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Philosophy

Logical Origami and the Infinite Emptiness

Or: Why The Enlightenment Inevitably Consumed Itself

The Good, The Bad and the Ugly
of Infinitely-Extensible Logic.

Each new system of thought, each extension, each insight, each historical inflection-point and distributed, systemic phase transition or levelling-up of human civilisation and each new branching of the tree of combinatorial (human) possibility – it opens the degrees of freedom, of motion, of growth and – simultaneously – of vulnerability and exploitation, of potential arrival of metastatic cancerous ideology or a self-propagating, lumbering ignorance.

The intellectual tools of rationality and the Enlightenment have formalised a scientific method, with procedural and adaptive variation or refinement, and along with this an effervescent flowering of the (academic) humanities, of scientific creativity and possibility. That focused analysis and scientific tool-set that provides the means of it’s own self-conscious and indefinitely-extensible proliferation, self-propagation is also the means and potentially inevitable cause of it’s own accelerated disassembly.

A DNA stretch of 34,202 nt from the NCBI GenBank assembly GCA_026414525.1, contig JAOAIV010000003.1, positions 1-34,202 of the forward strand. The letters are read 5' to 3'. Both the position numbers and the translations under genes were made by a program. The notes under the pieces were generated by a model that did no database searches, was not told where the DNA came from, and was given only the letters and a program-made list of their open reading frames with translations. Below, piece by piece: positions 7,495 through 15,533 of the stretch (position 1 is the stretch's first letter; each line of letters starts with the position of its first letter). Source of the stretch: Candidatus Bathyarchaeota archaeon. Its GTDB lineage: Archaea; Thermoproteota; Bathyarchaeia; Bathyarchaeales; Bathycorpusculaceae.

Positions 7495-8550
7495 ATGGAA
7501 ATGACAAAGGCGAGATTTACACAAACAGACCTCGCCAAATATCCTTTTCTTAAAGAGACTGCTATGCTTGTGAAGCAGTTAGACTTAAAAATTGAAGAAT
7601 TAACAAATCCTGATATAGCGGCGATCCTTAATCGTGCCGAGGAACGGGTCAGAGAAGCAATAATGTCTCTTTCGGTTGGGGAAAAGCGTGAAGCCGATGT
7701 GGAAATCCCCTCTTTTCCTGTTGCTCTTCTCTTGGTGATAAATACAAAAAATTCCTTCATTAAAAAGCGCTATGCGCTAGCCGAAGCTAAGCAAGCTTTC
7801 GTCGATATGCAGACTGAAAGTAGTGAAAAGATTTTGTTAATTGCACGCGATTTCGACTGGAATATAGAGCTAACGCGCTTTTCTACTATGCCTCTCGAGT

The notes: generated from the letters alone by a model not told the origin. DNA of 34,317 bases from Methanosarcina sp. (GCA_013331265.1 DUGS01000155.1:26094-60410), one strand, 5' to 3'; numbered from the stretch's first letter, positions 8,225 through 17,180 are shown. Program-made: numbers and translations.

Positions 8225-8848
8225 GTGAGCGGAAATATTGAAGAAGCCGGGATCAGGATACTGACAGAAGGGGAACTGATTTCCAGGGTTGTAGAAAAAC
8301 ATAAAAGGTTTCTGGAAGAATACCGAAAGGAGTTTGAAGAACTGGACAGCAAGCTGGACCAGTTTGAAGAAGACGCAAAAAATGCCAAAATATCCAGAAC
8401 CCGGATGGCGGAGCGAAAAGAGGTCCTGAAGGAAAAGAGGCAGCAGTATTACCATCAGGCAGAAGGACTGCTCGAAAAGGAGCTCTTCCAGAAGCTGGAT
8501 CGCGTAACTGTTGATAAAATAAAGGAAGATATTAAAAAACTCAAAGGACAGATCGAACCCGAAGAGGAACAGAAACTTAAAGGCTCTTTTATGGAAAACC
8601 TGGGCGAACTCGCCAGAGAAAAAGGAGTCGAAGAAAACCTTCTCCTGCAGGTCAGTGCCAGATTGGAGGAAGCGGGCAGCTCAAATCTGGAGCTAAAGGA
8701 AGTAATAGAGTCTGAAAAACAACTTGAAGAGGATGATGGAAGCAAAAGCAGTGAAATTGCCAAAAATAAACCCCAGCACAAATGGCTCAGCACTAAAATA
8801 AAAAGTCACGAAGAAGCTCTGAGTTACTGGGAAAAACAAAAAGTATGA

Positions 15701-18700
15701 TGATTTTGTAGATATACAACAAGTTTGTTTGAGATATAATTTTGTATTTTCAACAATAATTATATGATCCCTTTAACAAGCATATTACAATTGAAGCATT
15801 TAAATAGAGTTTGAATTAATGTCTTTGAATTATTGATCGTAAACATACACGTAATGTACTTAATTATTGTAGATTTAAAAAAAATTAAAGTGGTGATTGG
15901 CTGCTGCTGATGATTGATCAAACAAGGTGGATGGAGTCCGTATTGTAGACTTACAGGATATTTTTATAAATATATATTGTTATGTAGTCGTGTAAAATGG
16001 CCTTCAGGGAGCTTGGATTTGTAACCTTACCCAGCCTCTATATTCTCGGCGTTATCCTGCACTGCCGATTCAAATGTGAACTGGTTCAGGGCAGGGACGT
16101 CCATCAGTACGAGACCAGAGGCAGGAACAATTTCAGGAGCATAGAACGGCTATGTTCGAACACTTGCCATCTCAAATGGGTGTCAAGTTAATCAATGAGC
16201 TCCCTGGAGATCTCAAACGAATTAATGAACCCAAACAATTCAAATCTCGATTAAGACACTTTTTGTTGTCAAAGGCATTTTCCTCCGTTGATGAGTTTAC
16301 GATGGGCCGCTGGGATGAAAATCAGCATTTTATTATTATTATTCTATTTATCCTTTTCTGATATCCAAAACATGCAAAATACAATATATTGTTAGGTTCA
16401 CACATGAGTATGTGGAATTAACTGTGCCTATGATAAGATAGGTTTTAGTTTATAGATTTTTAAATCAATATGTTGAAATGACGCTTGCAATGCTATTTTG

This is the nature of biological innovation and competition, of (literal) technological, psychological, cultural and ideological competitions – defined by the endless recombinatory patterns and possibilities of complexity, abstraction, information, energy, logic, mathematics and physics.

It is perhaps an inevitability of the intimate, endemic extensibility of all these systems that they should eventually render themselves extinct or at least as retrospectively-invalidated. Not so much a Hegelian synthesis and spiral of development through negation and antithesis as an infinitely self-inflected, inward-falling and indefinitely, infinitely-extensible logical metamorphosis.

This is the logical origami of emptiness, of innovation and the only (relatively) simple pointer here is to Cantor’s diagonalisation method. This is (also) the advertising hook of “but wait, there’s more!” of philosophical, sociopsychological and technological investigation.

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